Catering to the Needs of an Aging Workforce: The Role of Employee Age in the Relationship Between Corporate Social Responsibility and Employee Satisfaction

B. Wisse, R. van Eijbergen, E.F. Rietzschel, S. Scheibe

Research output: Contribution to journalArticle

Abstract

Contemporary organizations often reciprocate to society for using resources and for affecting stakeholders by engaging in corporate social responsibility (CSR). It has been shown that CSR has a positive impact on employee attitudes. However, not all employees may react equally strongly to CSR practices. Based on socio-emotional selectivity theory (Carstensen in Science 312:1913–1915, 2006), we contend that the effect of CSR on employee satisfaction will be more pronounced for older than for younger employees, because CSR practices address those emotional needs and goals that are prioritized when people’s future time perspective decreases. In one multi-source field study (N = 143) and one experimental study (N = 500), we demonstrate that CSR indeed has a stronger positive effect on employee satisfaction for older relative to younger employees. Accordingly, engaging in CSR can be an attractive tool for organizations that aim to keep their aging workforce satisfied with their job.
LanguageEnglish
Pages875-888
JournalJournal of Business Ethics
Volume147
Issue number4
DOIs
StatePublished - 2018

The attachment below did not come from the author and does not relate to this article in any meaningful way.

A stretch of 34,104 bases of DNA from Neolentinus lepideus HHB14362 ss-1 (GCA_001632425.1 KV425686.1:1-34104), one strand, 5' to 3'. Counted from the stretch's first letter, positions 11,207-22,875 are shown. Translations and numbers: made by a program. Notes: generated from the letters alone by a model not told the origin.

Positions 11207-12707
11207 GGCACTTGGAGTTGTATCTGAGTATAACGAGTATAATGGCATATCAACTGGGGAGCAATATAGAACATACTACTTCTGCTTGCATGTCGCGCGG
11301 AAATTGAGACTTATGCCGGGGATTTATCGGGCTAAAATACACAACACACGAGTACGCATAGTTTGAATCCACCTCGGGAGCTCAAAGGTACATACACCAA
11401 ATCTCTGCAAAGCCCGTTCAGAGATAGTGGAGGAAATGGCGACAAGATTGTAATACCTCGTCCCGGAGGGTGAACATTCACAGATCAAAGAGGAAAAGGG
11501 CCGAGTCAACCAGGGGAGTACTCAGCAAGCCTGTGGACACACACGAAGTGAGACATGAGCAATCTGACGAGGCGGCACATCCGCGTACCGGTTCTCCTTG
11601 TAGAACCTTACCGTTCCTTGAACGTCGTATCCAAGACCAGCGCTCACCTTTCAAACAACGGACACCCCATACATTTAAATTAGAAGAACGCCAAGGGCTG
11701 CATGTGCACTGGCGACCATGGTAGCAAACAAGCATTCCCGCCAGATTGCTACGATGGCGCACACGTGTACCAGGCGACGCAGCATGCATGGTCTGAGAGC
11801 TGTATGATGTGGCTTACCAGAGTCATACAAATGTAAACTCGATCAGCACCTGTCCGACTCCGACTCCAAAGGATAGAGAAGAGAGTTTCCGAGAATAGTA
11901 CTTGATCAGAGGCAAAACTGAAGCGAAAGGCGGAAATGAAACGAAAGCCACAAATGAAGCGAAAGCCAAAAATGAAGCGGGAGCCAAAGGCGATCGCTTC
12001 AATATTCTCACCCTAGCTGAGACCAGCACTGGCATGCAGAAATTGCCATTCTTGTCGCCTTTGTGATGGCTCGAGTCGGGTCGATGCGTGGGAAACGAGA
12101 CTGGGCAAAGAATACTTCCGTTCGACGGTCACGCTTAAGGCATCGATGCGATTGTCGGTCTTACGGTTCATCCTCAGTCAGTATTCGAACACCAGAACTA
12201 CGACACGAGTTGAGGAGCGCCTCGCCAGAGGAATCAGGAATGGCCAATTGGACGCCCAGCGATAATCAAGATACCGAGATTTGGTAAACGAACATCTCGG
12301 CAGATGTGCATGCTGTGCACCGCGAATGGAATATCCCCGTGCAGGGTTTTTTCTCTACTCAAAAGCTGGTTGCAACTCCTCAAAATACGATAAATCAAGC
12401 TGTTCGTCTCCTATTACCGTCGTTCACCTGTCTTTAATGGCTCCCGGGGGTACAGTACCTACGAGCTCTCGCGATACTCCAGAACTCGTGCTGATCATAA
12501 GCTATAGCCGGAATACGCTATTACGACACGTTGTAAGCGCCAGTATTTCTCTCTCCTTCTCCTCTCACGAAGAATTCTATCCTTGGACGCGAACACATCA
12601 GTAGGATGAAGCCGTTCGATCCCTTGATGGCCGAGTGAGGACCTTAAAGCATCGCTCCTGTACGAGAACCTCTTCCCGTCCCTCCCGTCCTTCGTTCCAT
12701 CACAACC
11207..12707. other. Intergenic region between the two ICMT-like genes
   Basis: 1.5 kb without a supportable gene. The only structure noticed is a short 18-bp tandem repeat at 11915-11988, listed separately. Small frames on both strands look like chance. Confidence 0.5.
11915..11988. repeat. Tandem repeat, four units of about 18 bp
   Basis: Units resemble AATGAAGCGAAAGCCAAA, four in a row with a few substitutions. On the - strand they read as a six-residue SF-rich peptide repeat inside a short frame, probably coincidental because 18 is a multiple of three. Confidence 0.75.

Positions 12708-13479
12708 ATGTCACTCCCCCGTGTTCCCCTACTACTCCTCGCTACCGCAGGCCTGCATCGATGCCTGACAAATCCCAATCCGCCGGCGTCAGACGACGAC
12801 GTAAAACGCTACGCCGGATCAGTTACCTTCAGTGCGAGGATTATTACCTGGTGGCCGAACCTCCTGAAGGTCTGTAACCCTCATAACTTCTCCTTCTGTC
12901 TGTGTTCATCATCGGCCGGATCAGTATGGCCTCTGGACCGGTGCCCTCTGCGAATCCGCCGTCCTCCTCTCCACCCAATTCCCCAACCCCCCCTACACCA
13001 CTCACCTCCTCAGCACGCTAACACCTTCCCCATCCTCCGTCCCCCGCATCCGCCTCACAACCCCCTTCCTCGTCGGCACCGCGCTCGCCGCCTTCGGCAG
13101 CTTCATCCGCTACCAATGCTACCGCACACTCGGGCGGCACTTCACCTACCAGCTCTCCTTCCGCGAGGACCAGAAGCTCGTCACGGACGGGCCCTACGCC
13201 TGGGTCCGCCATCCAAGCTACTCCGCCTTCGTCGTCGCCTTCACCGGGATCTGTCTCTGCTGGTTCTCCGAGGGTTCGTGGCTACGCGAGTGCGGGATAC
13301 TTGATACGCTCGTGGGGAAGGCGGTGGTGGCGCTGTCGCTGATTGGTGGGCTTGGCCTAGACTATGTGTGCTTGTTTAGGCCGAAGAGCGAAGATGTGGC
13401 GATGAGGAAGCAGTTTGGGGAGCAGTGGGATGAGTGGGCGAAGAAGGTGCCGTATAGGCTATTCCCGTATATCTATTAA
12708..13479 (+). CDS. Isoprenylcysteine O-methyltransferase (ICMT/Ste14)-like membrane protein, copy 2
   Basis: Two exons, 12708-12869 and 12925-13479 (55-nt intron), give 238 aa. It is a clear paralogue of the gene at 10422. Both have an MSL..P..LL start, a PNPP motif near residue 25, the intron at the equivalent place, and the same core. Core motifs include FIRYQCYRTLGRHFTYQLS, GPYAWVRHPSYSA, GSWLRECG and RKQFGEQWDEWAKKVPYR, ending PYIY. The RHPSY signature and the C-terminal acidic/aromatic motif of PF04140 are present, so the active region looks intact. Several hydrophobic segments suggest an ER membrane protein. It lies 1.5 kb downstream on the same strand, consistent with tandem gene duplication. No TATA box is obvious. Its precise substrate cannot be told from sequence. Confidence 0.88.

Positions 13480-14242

Cite this

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Catering to the Needs of an Aging Workforce: The Role of Employee Age in the Relationship Between Corporate Social Responsibility and Employee Satisfaction. / Wisse, B.; van Eijbergen, R.; Rietzschel, E.F.; Scheibe, S.

In: Journal of Business Ethics, Vol. 147, No. 4, 2018, p. 875-888.

Research output: Contribution to journalArticle

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AB - Contemporary organizations often reciprocate to society for using resources and for affecting stakeholders by engaging in corporate social responsibility (CSR). It has been shown that CSR has a positive impact on employee attitudes. However, not all employees may react equally strongly to CSR practices. Based on socio-emotional selectivity theory (Carstensen in Science 312:1913–1915, 2006), we contend that the effect of CSR on employee satisfaction will be more pronounced for older than for younger employees, because CSR practices address those emotional needs and goals that are prioritized when people’s future time perspective decreases. In one multi-source field study (N = 143) and one experimental study (N = 500), we demonstrate that CSR indeed has a stronger positive effect on employee satisfaction for older relative to younger employees. Accordingly, engaging in CSR can be an attractive tool for organizations that aim to keep their aging workforce satisfied with their job.

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